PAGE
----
Industry Group Led by Polychain, Coinbase Seeks to Get Ahead on Staking Regulations
The Proof of Stake Alliance (POSA), an industry advocacy group, is publishing a series of recommended standards for companies participating in a proof-of-stake consensus protocol in an effort to reduce regulatory clampdowns on different networks.
The group met with members of the U.S. Securities and Exchange Commission (SEC) earlier this year to discuss their proposals and discuss staking more broadly, as well as submit a white paper detailing the industry recommendations. The alliance includes Bison Trails, Coinbase, Polychain, Tezos and the Cardano Foundation, among others.
“We’re coming out with some industry-driven solutions around staking as a service which we believe will really help push the ecosystem forward and ensure that staking as a service and staking can grow in the U.S. without being subject to some regulatory landmines and hurdle,” said Evan Weiss, the group’s founder.
Weiss, who is also chief of staff at Bison Trails, said the idea is entities that stake networks can be seen as service or infrastructure providers, rather than financial product providers.
The recommendations shared with the SEC are essentially:
“I do think [with] these networks, we are very clearly seeing that the technology underlying them is very powerful and I see it having an impact, maybe not in the next few months but in the next year or two,” Weiss said.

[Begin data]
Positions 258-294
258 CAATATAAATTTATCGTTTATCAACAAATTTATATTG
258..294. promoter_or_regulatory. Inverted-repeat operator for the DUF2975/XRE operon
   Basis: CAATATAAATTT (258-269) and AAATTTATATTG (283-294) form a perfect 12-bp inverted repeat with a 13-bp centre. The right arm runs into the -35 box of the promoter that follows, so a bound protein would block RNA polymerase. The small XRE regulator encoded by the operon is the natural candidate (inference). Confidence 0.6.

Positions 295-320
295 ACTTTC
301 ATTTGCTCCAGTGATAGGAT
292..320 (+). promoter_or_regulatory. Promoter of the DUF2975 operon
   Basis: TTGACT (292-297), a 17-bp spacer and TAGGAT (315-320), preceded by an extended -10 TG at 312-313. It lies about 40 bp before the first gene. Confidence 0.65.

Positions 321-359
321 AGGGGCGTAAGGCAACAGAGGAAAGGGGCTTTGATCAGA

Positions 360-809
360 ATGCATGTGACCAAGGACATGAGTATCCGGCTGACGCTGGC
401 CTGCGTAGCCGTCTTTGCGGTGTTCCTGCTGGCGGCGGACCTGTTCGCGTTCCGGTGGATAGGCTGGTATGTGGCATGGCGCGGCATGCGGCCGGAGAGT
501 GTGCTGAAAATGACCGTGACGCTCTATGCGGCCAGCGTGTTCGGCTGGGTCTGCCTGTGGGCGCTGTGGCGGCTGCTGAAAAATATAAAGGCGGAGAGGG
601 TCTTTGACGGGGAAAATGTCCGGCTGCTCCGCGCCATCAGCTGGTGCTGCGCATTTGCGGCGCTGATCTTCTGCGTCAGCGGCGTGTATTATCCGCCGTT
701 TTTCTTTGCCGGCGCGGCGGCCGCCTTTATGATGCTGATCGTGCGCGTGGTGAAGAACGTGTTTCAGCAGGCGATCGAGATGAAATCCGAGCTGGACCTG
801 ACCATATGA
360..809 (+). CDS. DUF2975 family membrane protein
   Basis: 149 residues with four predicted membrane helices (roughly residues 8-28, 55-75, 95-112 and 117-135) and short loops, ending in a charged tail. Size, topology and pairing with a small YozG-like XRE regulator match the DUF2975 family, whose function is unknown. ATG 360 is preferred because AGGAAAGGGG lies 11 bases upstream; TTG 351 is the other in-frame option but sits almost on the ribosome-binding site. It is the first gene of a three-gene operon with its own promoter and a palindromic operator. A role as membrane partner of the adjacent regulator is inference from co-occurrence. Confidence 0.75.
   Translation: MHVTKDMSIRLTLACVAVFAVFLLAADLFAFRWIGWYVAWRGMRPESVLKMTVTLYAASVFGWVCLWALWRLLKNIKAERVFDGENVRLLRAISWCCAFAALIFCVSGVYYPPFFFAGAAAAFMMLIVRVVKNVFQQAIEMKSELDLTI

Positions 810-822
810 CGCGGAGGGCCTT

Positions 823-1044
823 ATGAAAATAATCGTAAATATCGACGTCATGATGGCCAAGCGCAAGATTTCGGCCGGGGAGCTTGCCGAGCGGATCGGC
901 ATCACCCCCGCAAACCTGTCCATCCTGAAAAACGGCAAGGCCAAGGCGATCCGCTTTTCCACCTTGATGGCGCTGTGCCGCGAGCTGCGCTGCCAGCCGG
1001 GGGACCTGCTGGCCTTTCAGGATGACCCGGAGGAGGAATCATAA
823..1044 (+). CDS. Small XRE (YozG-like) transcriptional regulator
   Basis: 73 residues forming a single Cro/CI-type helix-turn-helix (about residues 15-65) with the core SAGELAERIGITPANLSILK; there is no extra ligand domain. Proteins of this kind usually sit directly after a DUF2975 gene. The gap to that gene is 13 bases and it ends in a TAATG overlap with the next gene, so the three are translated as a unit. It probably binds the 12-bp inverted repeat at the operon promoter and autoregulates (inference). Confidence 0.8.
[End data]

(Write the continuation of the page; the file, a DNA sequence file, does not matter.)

The group used Tezos and Cosmos as two examples of proof-of-stake networks that are already live, he said, with questions focusing on how they work.
Polkadot and NuCypher are another set of networks that haven’t quite launched yet, but which the group hopes to use as examples.
“As they start launching we’re hoping to continue engaging with the SEC,” Weiss said. “They want to be smart on this which makes total sense and in my view they’ve been super reasonable about this.
Weiss said the group wanted to focus strictly on the operation of a proof-of-stake network, and not necessarily on the tokens that might be built on them.
“I think we really hope it looks more at looking at the providers as security and infrastructure providers, not financial providers,” he said.
The group wants to remain small and focused on a single issue rather than field questions about whether a given token is a security, he said, adding the alliance would be willing to collaborate with some of the other trade associations in the space as needed to address these types of questions.
“There’s been a lot of amazing work done by the [Chamber of Digital Commerce], the Blockchain Association so for us being a smaller [group] … I don't’ think we’ll be taking the lead here,” he said.
The question of how proof-of-stake networks fit into regulatory regimes is still a broad one. Right now the group is focused on advocacy efforts within the U.S., but Weiss hopes any solutions that fit the U.S. framework will be applicable outside the country as well.
“We’ve kind of taken this approach of being very detailed and so we’ve had a few times that we’ve been really focused on,” he said. “Our thinking is if we can get this right in the U.S. it can work [elsewhere] through ripple effects.”
What the group needs now is buy-in from industry stakeholders and for conversations with the regulators to continue, he said.
He also wants to avoid a situation where entities are promoting tokens or a potential repeat of the 2017 initial coin offering market, which in his view “was not a great allocation of resources.”
“A lot of people were hurt by it, so it’s finding a line between people who are really true technologists and making sure the people in the new economy, new interactions have a way to do that,” he said.